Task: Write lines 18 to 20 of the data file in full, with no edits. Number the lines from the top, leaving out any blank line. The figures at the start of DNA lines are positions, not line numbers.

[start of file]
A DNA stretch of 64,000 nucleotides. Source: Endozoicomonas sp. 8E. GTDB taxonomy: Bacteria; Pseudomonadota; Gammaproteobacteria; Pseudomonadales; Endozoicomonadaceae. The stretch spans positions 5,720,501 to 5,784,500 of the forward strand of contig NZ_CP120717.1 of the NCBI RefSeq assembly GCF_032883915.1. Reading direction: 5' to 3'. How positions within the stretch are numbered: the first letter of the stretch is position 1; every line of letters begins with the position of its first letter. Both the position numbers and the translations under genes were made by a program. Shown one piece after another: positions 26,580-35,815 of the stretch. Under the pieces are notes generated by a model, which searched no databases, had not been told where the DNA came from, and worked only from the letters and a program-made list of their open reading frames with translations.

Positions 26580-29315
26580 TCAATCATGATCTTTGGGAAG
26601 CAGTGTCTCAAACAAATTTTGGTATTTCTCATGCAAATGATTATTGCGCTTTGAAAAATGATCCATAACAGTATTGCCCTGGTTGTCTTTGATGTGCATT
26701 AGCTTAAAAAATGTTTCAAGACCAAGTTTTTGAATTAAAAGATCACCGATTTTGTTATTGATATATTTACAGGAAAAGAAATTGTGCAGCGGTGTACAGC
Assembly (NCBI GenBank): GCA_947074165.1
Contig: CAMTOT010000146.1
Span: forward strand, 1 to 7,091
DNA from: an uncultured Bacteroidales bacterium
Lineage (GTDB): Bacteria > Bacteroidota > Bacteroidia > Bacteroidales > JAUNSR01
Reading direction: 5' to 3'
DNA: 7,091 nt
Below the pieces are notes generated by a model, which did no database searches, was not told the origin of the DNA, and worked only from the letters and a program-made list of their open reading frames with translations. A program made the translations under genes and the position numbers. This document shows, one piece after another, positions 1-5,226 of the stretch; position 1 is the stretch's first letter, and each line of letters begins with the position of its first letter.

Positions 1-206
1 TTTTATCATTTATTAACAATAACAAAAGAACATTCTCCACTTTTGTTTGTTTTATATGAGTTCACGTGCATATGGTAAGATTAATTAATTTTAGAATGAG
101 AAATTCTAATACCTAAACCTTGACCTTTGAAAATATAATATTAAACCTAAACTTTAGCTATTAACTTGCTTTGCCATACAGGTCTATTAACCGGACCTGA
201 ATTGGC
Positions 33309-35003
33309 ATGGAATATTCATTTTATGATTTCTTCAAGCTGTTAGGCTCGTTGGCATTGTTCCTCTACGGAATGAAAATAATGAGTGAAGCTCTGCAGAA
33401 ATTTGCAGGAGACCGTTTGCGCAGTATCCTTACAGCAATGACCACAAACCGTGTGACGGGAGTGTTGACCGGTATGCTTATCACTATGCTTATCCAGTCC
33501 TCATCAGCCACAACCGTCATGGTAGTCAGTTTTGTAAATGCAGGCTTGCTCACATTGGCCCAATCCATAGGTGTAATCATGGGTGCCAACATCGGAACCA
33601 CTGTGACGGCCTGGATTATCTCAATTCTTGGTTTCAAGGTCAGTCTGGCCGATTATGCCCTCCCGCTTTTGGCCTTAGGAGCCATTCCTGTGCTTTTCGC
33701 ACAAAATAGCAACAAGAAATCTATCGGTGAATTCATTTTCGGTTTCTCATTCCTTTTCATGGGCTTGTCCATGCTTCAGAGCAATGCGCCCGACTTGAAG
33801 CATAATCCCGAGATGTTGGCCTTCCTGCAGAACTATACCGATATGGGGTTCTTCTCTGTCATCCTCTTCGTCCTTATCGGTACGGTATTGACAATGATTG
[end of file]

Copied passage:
Positions 33309-35003
33309 ATGGAATATTCATTTTATGATTTCTTCAAGCTGTTAGGCTCGTTGGCATTGTTCCTCTACGGAATGAAAATAATGAGTGAAGCTCTGCAGAA
33401 ATTTGCAGGAGACCGTTTGCGCAGTATCCTTACAGCAATGACCACAAACCGTGTGACGGGAGTGTTGACCGGTATGCTTATCACTATGCTTATCCAGTCC